Supreme Court publishes key decision for those working in the UK’s gig economy.
Two joined appeals (City West Housing Trust v Massey; Manchester & District Housing Association v Roberts 2016), concerning cultivation of cannabis, have a much wider relevance as they reviewed the test for suspension that applies in all possession cases brought on discretionary grounds. The forward-looking test is whether there is “cogent evidence of a real hope that the previous conduct would cease”.
In both the Massey and Roberts cases, the tenant had allowed a room in their rented property to be used for the cultivation of a substantial number of cannabis plants. Both tenants admitted breaching their tenancy by having cannabis plants in their properties, but they disputed the factual circumstances. Roberts, who was convicted, said that he was pressurised by a local gang to allow them to grow cannabis at his property. Massey claimed to have no knowledge of the cannabis, instead stating that her ex-partner was solely responsible. Neither tenant disputed that a possession order would be made but both sought to rely on the Court’s discretion to suspend the orders.
At trial the court found that each tenant had lied on oath.
In Massey, the tenant lied “without excuse” by denying that she knew about her partner’s cannabis farm. She showed no willingness to cooperate with her landlord and no remorse. However, because at the eleventh hour she agreed to concede to conditions including compliance with her tenancy, her ex-partner staying away and short-notice inspections, the court suspended the possession order.
In Roberts, the tenant’s evidence was also doubted, not least because despite claiming that the gang kept the room locked and threatened him, when police attended they found the bedroom open. The district judge nonetheless made a possession order suspended on similar terms of inspection and tenancy compliance.
Both landlords appealed. In Roberts the circuit judge overturned the suspended order as “perverse”, replacing it with an outright order as Roberts’ dishonest evidence gave no evidence of reform. Meanwhile, in Massey, the circuit judge found that while he may not have made a suspended order, he would not interfere with the district judge’s exercise of discretion. Further appeals were brought to the Court of Appeal.
The Court of Appeal decided that both district judges had been entitled to make the orders they originally made, so Roberts’ regained his suspended order whilst Massey’s suspended order remained. In doing so, the Court of Appeal gave some cautious guidance on the correct approach for the exercise of the court’s discretion.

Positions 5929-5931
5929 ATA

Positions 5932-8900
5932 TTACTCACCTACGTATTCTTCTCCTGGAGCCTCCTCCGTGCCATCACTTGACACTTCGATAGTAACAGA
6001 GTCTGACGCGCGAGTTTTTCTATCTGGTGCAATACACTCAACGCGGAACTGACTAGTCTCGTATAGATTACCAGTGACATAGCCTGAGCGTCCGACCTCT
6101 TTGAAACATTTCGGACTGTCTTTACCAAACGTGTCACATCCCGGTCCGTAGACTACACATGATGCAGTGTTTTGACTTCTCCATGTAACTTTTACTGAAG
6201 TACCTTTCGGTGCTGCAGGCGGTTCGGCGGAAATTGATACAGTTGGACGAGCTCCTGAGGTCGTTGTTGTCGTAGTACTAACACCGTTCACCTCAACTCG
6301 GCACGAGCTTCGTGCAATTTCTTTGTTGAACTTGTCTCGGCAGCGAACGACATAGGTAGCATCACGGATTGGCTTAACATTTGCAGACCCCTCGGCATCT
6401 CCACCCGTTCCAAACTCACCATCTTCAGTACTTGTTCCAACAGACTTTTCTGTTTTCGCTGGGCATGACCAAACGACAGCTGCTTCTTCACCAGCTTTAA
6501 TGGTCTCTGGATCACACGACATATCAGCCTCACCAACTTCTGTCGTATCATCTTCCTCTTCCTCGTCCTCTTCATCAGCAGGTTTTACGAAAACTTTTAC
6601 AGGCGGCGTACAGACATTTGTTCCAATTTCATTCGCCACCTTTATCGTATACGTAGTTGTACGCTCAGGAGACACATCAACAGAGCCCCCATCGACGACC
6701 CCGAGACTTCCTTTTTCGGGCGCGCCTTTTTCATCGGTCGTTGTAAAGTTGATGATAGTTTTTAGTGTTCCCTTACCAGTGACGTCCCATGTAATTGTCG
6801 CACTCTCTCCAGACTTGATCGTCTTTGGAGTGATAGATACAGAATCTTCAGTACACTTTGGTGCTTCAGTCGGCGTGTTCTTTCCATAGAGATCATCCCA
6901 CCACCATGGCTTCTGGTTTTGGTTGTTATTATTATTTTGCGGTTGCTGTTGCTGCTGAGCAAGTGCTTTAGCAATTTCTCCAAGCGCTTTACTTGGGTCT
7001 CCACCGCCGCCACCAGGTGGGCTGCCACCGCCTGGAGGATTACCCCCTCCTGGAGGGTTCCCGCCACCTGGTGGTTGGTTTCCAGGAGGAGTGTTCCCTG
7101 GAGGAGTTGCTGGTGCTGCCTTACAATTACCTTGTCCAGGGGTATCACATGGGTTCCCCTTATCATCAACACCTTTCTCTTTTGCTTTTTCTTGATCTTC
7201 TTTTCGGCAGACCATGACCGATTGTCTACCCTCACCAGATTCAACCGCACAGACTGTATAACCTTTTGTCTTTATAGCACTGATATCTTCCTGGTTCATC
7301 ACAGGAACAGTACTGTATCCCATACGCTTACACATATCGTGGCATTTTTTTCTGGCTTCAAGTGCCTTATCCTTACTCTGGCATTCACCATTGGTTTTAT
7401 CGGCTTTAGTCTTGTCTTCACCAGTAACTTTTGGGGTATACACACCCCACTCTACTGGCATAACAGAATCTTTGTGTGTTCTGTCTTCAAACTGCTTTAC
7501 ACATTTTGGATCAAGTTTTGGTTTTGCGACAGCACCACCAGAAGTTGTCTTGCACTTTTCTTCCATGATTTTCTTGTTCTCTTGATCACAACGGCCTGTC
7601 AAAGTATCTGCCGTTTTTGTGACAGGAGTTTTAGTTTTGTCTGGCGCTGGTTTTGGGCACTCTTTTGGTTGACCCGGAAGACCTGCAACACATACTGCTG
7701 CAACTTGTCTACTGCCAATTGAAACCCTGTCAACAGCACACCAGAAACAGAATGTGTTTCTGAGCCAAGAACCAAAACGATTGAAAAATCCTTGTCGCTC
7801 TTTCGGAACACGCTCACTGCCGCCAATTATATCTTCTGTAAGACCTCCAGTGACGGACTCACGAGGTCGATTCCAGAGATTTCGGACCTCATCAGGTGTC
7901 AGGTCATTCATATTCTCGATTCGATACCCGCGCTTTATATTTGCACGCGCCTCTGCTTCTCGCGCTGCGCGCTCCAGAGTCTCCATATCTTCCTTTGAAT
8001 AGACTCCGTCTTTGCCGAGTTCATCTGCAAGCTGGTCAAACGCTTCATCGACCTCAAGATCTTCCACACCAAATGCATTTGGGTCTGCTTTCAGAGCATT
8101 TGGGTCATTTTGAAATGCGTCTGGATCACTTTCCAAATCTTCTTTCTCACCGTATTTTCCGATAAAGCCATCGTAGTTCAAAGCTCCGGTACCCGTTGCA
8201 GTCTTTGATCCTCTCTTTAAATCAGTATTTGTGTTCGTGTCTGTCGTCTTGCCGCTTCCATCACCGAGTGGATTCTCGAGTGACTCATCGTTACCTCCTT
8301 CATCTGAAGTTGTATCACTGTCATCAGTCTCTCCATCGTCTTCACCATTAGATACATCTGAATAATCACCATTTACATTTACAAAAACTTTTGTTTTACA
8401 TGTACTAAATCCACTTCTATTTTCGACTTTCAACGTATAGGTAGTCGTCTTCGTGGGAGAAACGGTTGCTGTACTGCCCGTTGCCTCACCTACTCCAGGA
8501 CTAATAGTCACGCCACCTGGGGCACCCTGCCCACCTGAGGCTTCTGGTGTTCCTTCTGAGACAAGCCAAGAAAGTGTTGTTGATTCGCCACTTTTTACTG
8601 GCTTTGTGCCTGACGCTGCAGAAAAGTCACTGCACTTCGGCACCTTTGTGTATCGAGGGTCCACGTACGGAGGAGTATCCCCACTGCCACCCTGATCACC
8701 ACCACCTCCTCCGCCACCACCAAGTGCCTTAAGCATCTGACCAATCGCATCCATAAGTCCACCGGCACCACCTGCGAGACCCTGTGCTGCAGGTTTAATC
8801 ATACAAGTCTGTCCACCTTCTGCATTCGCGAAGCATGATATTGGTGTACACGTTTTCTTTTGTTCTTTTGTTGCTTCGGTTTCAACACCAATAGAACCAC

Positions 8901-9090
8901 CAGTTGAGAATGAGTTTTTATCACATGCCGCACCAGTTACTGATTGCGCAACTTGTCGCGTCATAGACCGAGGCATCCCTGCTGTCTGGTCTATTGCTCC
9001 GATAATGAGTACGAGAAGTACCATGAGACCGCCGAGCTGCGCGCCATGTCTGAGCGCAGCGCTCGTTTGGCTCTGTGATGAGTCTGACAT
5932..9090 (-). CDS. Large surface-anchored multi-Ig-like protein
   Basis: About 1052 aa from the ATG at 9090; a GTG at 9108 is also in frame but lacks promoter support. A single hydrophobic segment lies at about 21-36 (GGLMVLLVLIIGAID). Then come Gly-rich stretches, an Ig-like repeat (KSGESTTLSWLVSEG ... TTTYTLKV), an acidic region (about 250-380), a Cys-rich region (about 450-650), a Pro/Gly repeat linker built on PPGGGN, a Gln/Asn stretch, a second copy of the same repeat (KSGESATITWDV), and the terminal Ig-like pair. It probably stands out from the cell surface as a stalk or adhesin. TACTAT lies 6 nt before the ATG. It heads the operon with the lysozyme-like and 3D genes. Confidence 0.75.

Emphasising the trial judge’s wide discretion, that each case turns on its own facts and that it would involve a common-sense assessment, Lady Justice Arden stated that the guidance the Court of Appeal would give did not amount to a checklist.
She clarified that for evidence of a tenant’s reform to be “cogent” it must not just be credible; it must be persuasive. Although she found that dishonesty in a tenant’s evidence was not an automatic bar to the making of a suspended possession order because “even a tenant who genuinely wants to comply may give false evidence…because they think the truth is unlikely to be plausible or acceptable” she nonetheless made clear that a tenant who lies in their evidence runs the serious risk that the court will not accept their assurances about the future.
Lady Justice Arden then proceeded to provide the following non-exhaustive checklist that a court may wish to take into account at trial:
- Whether the tenant has cooperated with the landlord in its investigation of the breach(es) of tenancy;
- Whether the tenant has been honest and given full disclosure of any previous bad behaviour;
- Whether the tenant has shown genuine remorse;
- Whether the tenant has accepted culpability at an early stage; and
- The extent and duration of the tenant’s bad behaviour.
Although this case does not make new law as such, it does offer welcome clarification and guidance on the established position that a tenant must provide “cogent evidence…that the previous conduct would cease”. Although the Court of Appeal was clear that it was not providing a checklist for courts, it is inevitable that the guidance that effectively amounts to a checklist will be highly relevant in whether or not to suspend possession in anti-social behaviour cases in the future. This should provide greater clarity and may help landlords and their advisors to better refine which cases to pursue to trial.
While both appeals against the suspension of possession orders failed, they did so largely on the unwillingness of the appeal court to interfere with the discretion of the trial judge. The decisions reached in these cases should not lead practitioners to conclude that the Court of Appeal has taken a softer approach in cases such as this. Indeed, applying the guidance now provided by the Court of Appeal may well have meant that the district judges at trial reached different conclusions.
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For further help or advice on managing anti-social behaviour cases please contact Robert Whitehouse.
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